Thursday, 25 September 2008
Friday, 19 September 2008
This week it was the turn of Castleford, a town suffering badly from closures of local industries, most notably pit closures, a place I'd thought of as rather sad and downtrodden. Recently there have been moves to improve the town. Amongst the things that have happened is the building of a magnificent new bridge over Castleford Weir on the River Aire near where it meets the Calder: (an historical sidenote on the two rivers - it used to be said that "Castleford ladies are beautiful and fair. They wash in the Calder and rinse in the Aire")
For once I remembered my camera. The picture above is of what used to be a local mill where flour was ground. The river was in spate (heavy rains in previous weeks) which meant that water was plentiful. Here's the mill-race which once powere the mill:
And here's the old bridge, lower down:
The new bridge is an amzing structure built of wood and very different but equally beautiful. This photograph shows only a part of it and does not really do it justice though it does show the way it curves over the river.
The wires on the sides are thick and tensioned which makes it very safe for children -no danger of falling in. While we were there there were numerous local families enjoying the view. All in all a successful piece of modern design which also has allusions to more traditional design.
Whilst I was there I managed to get some inspirational pictures of water. Here I was really pleased to be able to capture something of the patterns the water makes:
and this one is my favourite: I set out to try to capture the subtlety of the colours and the contrast between the smoothness of the water above the weir and the turbulence below, and actually managed both!
Sunday, 14 September 2008
Saturday, 13 September 2008
Apologies for the delay in reporting back: I returned with a cold which became a nasty bout of bronchitis followed by a further bout of general fatigue followed by a period of utter laziness!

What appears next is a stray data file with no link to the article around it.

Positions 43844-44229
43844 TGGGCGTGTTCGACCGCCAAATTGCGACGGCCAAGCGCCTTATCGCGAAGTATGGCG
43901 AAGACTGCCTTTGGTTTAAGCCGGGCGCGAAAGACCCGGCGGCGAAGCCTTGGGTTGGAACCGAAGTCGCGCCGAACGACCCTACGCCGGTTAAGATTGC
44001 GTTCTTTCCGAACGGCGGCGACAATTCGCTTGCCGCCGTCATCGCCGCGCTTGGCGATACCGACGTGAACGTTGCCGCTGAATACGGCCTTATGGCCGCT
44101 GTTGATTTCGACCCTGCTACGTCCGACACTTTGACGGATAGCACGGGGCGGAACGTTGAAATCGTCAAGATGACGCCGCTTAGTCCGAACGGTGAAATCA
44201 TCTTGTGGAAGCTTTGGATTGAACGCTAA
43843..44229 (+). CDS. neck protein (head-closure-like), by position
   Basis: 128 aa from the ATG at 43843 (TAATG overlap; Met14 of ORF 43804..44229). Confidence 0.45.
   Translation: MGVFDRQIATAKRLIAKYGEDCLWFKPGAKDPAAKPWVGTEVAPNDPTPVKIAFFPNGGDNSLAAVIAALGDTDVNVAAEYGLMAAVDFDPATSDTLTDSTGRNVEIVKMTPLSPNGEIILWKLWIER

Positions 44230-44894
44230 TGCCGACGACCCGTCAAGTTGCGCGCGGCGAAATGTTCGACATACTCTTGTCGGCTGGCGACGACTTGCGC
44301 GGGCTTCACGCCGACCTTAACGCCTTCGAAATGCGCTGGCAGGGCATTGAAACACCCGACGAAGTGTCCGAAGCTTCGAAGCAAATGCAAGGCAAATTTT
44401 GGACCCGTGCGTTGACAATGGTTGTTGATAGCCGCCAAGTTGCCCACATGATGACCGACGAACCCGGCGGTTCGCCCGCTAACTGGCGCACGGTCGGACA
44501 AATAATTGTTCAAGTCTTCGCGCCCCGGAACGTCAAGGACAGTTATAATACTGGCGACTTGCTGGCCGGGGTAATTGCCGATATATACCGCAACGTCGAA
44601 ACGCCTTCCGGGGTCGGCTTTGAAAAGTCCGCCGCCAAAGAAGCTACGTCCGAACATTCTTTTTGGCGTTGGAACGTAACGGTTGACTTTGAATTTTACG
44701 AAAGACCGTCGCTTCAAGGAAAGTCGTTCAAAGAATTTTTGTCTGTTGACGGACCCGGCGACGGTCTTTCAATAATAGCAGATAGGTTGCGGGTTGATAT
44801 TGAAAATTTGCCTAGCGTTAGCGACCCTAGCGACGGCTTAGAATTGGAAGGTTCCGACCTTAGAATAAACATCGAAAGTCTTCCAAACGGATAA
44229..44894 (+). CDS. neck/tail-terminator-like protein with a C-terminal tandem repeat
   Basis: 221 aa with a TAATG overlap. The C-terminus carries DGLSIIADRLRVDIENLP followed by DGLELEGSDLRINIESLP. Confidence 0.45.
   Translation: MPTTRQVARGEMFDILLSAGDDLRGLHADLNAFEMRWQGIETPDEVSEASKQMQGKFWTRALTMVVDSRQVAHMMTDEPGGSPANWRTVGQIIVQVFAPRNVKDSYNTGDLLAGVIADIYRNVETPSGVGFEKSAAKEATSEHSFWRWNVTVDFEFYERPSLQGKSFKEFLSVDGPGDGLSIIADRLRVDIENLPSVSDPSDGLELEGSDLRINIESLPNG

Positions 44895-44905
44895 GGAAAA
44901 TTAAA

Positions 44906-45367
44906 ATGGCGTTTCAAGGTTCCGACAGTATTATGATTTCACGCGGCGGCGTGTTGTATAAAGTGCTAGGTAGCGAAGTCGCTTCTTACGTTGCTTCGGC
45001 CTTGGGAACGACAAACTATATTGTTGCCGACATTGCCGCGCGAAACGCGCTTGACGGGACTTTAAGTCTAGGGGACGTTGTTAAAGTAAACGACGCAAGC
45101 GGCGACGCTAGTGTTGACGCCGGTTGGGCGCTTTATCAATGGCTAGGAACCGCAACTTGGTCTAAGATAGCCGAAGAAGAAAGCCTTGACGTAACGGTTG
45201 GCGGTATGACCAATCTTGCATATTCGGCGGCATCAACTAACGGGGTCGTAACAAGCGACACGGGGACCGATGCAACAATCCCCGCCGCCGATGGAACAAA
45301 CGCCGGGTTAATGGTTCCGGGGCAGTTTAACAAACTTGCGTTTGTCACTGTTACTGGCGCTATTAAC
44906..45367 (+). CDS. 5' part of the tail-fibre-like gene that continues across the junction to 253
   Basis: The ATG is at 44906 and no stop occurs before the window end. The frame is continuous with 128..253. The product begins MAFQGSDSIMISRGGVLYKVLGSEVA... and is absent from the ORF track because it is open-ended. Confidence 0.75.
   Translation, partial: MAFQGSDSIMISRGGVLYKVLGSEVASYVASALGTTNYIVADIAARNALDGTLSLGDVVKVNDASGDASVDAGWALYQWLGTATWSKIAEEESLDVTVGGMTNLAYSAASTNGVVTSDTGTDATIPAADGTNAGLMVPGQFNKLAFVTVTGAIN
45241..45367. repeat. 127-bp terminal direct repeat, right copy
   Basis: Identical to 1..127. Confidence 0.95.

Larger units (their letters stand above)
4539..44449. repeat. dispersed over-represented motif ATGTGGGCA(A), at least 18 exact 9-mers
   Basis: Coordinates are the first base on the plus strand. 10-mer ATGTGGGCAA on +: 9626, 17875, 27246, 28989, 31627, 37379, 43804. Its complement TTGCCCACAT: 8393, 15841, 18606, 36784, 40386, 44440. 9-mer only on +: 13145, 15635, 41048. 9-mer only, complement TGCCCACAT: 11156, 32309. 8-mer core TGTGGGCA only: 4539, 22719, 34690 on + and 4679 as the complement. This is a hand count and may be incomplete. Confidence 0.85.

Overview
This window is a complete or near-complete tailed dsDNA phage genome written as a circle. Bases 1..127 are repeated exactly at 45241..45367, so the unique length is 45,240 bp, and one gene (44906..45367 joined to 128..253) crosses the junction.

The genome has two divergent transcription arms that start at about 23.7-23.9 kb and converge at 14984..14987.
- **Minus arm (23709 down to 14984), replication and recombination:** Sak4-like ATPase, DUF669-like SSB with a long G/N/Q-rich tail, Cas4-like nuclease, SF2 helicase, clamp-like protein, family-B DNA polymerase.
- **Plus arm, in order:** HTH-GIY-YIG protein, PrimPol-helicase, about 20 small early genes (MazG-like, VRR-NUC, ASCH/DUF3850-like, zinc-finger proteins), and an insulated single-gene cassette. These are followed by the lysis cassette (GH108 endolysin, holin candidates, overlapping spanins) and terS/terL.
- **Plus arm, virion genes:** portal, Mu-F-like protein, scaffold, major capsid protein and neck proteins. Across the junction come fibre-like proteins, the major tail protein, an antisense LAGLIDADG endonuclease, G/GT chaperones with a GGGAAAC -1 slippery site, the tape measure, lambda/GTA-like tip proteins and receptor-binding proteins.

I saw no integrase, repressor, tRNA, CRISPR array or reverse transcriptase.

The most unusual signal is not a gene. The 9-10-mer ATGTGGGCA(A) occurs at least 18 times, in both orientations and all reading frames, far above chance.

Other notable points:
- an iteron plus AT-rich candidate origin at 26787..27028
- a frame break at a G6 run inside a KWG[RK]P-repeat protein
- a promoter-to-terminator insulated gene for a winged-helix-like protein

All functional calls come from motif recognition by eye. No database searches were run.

I actually treated myself to the whole week in Birmingham, which seemed like a good idea at the time. The first three days I spent in a masterclass with Susan Brandeis about developing creative potential and designing meaningful quilts. If you ever get the chance of a class with Susan, seize it with both hands. It came at absolutely the right time for me and was exactly what I needed since - as my entries for FOQ below will reveal - my work suffers at times from lack of thought: I've tended to go with the flow rather than really thinking about and developing ideas and designs. I'll post later about how this workshop has helped me develop.
One really good thing about the workshop was the group of people I was with: really supportive people producing excellent work - though at times I did feel myself running to catch up! Here we are (minus a couple of people who had to leave early:
By the end of the masterclass I was completely exhausted and, having seen all the amazing quilts (standards have been raised colossally since I last went to a large quilt show), I felt more than a bit apologetic about mine. Still I did promise to put them on my blog and here they
First of all Snakes and Ladders, finished at last. Even though there are things wrong with this I still love it: apart from anything else it's the first quilt I'd started since 2000 when my husband died so it's great to have it finished.
The second is based on pebbles and rockpools, made of silk, satin, silk organza and cotton jersey plus silk fibres, hand embroidery and machine quilting:
The third quilt is the one I was really embarrassed by - if I could have taken it down and stuffed it away and hidden it from view I would have done so. I hadn't intended to attempt anything naturalistic but it kept drifting that way - not only that but it wasn't very well designed to start with (shouldn't have skimped on that bit) so that compositionally it is dreadful. On the plus side some of the detail works really well (two of the three judges commented on the painterly use of fabric, and one liked the light in the trees so there's something to build on there).
Must remember next year to only enter things finished before the entry deadline so that I know I'm only presenting my best work to the public!
The remainder of the week was highly enjoyable. Lots of amazing quilts and exhibitions to see (afraid I don't have pictures as I had camera problems), friends old and new to meet and catch up with and went home with lighter pockets but weighed down with supplies.
Oh, and the cats really did seem to miss me - wouldn't let me out of their sight once for three weeks after coming back from the cattery but insisted on following me everywhere - even Bixy made his way up two flights of stairs to find a curling-up spot in the studio.
More catching up soon!